Updated throughout. Originally posted at 1:48 p.m.
U.S. District Court Judge Vaughn Walker has overturned Proposition 8 in San Francisco today, handing gay rights advocates a major victory in the continuing battle over same-sex marriage.
In November, 2008, California voters approved Proposition 8, which took away the existing right of gays and lesbians to legally marry in this state.
The ballot measure was soon challenged by the American Foundation for Equal Rights, a Los Angeles-based group that organized and funded the federal lawsuit that went before Walker.
Founded by political strategist Chad Griffin, American Foundation for Equal Rights hired high-powered attorneys Ted Olson and David Boies to take on a case that's been closely watched by national news outlets and both sides of the gay marriage fight.
AFER also has connections to Hollywood, with film director Rob Reiner playing an important role in securing Olson's services and entertainment industry big shots helping to pay for hefty legal fees.
Walker's ruling is now expected to be appealed by lawyers who defended Proposition 8, with the lawsuit possibly ending up before the U.S. Supreme Court.
AFER has organized a rally tonight at 6 p.m. in West Hollywood. The event, which will be covered by national and local news outlets such as CNN, will take place at West Hollywood Park at 647 N. San Vicente Boulevard, just south of Santa Monica Boulevard.
The gay community and its straight allies are urged to show up in force -- anti-gay marriages forces across the country will be railing against the decision.
Los Angeles Mayor Antonio Villaraigosa issued this statement following Wednesday's ruling:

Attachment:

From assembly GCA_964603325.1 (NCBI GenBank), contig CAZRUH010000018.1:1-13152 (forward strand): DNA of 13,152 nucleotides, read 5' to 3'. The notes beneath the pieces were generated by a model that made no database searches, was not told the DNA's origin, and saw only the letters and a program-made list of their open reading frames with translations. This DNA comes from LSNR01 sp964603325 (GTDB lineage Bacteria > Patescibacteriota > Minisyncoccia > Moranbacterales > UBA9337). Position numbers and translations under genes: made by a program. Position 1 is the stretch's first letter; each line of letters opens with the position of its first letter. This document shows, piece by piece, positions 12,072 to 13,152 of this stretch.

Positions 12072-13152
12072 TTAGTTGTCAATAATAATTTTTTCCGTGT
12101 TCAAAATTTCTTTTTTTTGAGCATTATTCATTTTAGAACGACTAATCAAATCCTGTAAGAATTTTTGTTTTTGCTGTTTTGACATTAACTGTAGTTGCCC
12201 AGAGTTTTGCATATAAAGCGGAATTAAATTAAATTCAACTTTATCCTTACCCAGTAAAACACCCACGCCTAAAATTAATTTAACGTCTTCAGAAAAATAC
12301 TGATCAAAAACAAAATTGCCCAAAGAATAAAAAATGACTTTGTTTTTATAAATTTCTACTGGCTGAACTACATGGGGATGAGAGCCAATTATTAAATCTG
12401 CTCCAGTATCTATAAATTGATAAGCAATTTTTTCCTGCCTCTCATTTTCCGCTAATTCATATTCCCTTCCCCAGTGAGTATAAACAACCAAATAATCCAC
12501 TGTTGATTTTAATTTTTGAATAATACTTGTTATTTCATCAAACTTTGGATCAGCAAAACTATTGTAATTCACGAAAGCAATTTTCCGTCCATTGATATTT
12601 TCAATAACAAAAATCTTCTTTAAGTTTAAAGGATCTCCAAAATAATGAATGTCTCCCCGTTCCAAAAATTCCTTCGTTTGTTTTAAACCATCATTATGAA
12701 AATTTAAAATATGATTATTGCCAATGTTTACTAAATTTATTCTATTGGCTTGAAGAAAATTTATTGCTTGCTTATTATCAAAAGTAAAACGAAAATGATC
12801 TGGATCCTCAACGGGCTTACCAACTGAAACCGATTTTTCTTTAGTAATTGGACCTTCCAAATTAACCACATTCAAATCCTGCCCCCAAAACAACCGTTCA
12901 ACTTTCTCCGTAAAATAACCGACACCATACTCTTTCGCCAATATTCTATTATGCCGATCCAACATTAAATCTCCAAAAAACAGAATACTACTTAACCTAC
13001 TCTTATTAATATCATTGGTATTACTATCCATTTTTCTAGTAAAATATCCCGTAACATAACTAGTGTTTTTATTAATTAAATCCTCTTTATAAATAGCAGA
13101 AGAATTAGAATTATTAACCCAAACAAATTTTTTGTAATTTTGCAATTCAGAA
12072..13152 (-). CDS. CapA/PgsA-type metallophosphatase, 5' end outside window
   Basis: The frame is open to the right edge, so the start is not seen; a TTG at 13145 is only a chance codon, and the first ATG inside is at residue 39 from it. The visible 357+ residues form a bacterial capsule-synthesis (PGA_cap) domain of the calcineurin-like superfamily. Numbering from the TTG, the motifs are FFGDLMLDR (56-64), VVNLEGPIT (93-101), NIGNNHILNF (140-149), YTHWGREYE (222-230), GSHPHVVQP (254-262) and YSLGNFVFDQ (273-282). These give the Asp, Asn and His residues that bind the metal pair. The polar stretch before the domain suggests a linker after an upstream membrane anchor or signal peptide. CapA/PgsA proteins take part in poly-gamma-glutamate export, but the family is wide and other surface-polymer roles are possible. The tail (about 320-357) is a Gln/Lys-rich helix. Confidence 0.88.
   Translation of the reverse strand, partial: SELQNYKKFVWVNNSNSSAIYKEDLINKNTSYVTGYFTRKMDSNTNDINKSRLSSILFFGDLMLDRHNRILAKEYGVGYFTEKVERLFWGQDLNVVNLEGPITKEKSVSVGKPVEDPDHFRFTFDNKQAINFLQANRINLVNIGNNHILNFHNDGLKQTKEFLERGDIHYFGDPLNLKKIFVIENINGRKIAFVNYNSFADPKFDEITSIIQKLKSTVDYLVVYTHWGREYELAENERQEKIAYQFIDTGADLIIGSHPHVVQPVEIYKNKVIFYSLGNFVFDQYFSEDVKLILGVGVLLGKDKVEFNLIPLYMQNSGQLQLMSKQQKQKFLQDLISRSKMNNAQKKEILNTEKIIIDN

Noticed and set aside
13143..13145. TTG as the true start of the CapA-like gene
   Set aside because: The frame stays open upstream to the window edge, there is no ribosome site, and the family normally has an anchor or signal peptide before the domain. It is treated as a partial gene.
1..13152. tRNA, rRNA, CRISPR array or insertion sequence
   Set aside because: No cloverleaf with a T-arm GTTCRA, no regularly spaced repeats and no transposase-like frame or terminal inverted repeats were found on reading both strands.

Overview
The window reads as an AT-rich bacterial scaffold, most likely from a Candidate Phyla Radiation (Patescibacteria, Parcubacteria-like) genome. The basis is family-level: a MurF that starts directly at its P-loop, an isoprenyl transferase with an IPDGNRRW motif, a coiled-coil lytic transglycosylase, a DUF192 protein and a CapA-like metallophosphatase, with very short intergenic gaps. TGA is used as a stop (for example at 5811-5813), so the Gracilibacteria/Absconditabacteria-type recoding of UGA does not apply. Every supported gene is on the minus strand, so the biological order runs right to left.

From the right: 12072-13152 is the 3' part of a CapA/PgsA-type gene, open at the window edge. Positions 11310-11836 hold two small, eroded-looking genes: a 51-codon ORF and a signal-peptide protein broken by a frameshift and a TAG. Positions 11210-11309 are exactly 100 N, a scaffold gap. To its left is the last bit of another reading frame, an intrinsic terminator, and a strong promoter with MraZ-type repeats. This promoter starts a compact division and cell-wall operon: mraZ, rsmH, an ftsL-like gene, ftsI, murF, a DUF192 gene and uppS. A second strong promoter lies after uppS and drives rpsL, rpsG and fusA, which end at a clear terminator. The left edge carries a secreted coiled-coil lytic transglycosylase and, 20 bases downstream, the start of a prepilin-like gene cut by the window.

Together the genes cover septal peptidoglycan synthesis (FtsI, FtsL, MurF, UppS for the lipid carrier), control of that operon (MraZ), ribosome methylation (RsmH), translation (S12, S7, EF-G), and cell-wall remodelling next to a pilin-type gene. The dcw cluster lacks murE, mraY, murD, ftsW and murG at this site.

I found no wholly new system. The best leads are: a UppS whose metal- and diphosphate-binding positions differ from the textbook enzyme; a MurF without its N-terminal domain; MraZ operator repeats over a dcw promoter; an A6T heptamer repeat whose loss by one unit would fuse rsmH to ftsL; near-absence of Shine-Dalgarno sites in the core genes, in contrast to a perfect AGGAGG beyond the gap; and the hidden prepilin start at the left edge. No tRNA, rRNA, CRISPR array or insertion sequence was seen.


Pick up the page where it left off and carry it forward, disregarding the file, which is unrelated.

Today, the sun shines a little brighter on the Golden State. A federal judge has affirmed what a majority of Californians know to be true: that love does not discriminate and that marriage is a civil right, not a privilege reserved for a select class of citizens. The decision handed down today in Perry v. Schwarzenegger reaffirms the notion that separate is never equal.
Although this is a landmark case and one of tremendous importance, we all know that this will not be the final word on marriage equality. We will continue to fight as tirelessly as ever before to ensure members of the LGBT community and all Californians are afforded the same rights and privileges under the laws of our nation.
At a press conference in San Francisco this afternoon, high-powered attorneys Ted Olson and David Boies, who represented the plaintiffs in the Proposition 8 trial, hailed Walker's ruling.
"Everybody ought read this opinion," Boies said, "and then tell me what they disagree with."
Olson said Walker "carefully analyzed" the witnesses and experts for both sides of the case, and found "little value" in the testimony of witnesses for the defense. Olson characterized the judge's ruling as a "thorough examination" of "legal issues and factual issues."
As for the appeals to come, Olson said he wanted the courts take up the matter and rule in an "exceedingly short" period of time due to the discriminatory harm Californians suffer under Proposition 8.